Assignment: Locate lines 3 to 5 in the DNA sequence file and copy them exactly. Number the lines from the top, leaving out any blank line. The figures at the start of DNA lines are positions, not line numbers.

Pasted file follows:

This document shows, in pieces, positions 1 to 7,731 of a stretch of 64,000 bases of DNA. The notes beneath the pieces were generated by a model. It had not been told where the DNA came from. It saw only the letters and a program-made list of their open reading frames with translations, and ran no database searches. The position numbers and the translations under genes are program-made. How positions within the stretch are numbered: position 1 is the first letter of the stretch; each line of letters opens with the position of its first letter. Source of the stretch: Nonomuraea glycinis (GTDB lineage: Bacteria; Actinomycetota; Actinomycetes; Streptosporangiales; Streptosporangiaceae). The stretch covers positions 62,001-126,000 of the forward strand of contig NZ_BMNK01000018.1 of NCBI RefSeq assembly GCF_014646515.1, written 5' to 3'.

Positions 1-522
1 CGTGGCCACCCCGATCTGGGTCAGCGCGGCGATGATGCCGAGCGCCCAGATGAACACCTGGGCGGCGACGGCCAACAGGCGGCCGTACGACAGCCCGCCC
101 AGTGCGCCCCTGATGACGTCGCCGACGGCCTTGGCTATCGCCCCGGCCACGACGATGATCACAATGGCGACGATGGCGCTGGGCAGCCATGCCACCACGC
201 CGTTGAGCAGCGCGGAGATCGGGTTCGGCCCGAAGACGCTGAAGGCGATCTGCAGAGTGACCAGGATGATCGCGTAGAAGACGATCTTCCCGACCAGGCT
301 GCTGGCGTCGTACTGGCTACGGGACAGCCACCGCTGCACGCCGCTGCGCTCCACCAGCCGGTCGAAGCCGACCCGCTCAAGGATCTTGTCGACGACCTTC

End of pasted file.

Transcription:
1 CGTGGCCACCCCGATCTGGGTCAGCGCGGCGATGATGCCGAGCGCCCAGATGAACACCTGGGCGGCGACGGCCAACAGGCGGCCGTACGACAGCCCGCCC
101 AGTGCGCCCCTGATGACGTCGCCGACGGCCTTGGCTATCGCCCCGGCCACGACGATGATCACAATGGCGACGATGGCGCTGGGCAGCCATGCCACCACGC
201 CGTTGAGCAGCGCGGAGATCGGGTTCGGCCCGAAGACGCTGAAGGCGATCTGCAGAGTGACCAGGATGATCGCGTAGAAGACGATCTTCCCGACCAGGCT